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Shipments should begin from Northgate terminal this year

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Construction is ongoing on the Ceres Global Ag Corp's Northgate Commodity Logistics Hub in southeast Saskatchewan.

Shipments from the Ceres Global Ag Corp's Northgate project should begin later this year, according to president and CEO Michael Detlefsen.

“We should be moving grain in the early to mid fall,” said Detlefsen.

The Northgate Commodity Logistics Hub is a $90 million grain, oil and oilfield supplies site being developed in conjunction with Riverland Ag, and several potential energy partners, that is connected to the BNSF Railway. It is to offer Canadian farmers and oil producers a point-of-entry location into the United States.

They are “well along” in what Detlefsen termed as the horizontal build phase, which includes site preparation. The majority of the grading is now complete; it should be finished in August. The railroad track is being laid.

“We did have the 1,150-odd metres of track placed in last December, and we're now extending north into the loop track and the ladder track,” said Detlefsen. “All of that should be completed by early October.”

As for the vertical build, they have commissioned a temporary grain transload site, which should be finished this fall. A permanent grain elevator won't be completed until harvest of next year.

The terminal will initially accommodate cereal grains like wheat and rye. They're still discussing if they can ship canola in the early stages. They might also be able to do some hay.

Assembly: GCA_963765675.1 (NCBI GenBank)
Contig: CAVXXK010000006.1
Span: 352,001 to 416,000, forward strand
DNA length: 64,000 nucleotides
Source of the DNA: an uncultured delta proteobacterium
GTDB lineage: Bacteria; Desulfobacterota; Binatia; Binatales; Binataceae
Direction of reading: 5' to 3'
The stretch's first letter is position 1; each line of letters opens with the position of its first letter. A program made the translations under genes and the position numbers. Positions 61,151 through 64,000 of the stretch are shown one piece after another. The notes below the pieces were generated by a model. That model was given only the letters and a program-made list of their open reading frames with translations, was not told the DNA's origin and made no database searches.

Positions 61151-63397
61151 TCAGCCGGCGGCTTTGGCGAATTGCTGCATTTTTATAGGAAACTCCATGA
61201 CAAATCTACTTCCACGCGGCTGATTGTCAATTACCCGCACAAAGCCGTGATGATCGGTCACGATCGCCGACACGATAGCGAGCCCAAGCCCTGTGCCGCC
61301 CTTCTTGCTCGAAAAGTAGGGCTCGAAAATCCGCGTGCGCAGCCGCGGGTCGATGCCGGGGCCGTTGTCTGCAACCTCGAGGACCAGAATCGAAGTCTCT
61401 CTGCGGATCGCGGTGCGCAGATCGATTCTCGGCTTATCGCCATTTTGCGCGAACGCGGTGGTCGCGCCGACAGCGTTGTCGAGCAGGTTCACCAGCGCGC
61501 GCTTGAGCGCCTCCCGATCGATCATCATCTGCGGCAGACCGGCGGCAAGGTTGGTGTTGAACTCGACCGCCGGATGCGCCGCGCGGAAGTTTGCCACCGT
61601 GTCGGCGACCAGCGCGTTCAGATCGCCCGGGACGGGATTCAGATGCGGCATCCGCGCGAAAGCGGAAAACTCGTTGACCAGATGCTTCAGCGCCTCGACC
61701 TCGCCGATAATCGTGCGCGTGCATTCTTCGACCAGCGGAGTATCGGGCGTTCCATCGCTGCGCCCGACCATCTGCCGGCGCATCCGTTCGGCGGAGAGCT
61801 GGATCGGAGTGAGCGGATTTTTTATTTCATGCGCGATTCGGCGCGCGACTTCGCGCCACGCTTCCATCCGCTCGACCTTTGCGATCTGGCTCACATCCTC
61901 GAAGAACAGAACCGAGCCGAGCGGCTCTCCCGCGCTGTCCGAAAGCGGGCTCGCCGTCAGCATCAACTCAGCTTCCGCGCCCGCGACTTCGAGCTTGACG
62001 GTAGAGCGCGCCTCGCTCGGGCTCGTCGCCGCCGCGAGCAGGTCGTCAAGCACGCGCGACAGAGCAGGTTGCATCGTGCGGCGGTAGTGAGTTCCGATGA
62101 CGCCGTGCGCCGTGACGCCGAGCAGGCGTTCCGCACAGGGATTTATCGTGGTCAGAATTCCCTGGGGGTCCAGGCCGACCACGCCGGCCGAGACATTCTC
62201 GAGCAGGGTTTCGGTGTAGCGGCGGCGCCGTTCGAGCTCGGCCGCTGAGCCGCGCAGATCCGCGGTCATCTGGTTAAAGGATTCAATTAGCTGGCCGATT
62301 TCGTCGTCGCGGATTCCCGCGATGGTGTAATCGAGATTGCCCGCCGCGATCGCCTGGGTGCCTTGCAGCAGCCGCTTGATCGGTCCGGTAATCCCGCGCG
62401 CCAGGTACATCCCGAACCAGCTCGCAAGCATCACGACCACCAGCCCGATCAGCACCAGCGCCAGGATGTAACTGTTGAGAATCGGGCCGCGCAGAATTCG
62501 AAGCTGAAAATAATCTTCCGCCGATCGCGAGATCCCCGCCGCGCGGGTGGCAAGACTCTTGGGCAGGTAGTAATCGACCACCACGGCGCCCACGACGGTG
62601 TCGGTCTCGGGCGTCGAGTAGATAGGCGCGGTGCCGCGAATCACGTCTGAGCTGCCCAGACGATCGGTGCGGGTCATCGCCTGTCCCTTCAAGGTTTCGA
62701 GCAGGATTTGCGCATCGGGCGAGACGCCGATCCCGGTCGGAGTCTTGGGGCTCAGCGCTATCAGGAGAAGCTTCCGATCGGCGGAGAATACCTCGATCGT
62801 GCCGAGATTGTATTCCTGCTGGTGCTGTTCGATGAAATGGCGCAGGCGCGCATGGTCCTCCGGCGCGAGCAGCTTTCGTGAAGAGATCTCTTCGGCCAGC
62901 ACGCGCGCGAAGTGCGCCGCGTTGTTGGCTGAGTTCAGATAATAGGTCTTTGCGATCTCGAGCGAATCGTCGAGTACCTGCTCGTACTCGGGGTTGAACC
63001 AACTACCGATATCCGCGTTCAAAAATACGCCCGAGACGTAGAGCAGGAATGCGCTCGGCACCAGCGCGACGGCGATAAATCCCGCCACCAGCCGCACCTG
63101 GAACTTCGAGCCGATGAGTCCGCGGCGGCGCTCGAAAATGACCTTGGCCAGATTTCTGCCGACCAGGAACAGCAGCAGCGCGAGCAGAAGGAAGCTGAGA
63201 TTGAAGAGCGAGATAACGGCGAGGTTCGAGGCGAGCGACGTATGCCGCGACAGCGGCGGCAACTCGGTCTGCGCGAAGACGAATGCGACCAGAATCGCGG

“As we get the main grain elevator up and running, we would migrate to be able to do canola and other grains,” said Detlefsen.

They should be able to handle 24-car or 48-car trains initially, and then 120-car trains next summer.

The board is still reflecting on options for natural gas liquids (NGL) and oil, he said. They would be transloaded in separate areas on the hub site.

“If they can make some decisions in the next month, I think we can be in a position to be moving some NGLs and possibly some oil by the end of the year,” said Detlefsen.

Oil and NGLs offer good opportunities, he said.

The hub will have 10 to 15 employees once Phase 1 is finished. They are in the process of interviewing potential staff members. They could have anywhere from 35 to 50 employees once the project is completed.

Legal proceedings launched by The Scoular Company haven't delayed the Northgate project, he said. Scoular is seeking injunctive relief and unspecified damages related to the development and construction of the grain facility.

Ceres announced earlier this year it would end its arrangement with Scoular, and it would use its subsidiary, Riverland Ag, in the design and development of the project.

“The decision to go to Riverland as opposed to Scoular has obviously created a bit of a time lag, because Scoular was much farther along in terms of plans and things in place to develop the project,” said Detlefsen. “They could have started the project in February.

“Moving over to Riverland, they had to play catch-up, and I think they're almost caught up, but for example, with the main grain elevator, they wouldn't be able to realistically start that until September.”

The wet weather in June caused some delays, he said, but the site has good drainage, and crews are back on schedule.

Ceres has also secured a $20 million loan with Macquarie Financial that closed last month, as part of their plan to explore a full range of financing alternatives to fund the hub.

The money is being used to fund the project in the interim, and they're looking for additional debt and equity financing. Ceres will be raising that money over the next two to four months, he said.


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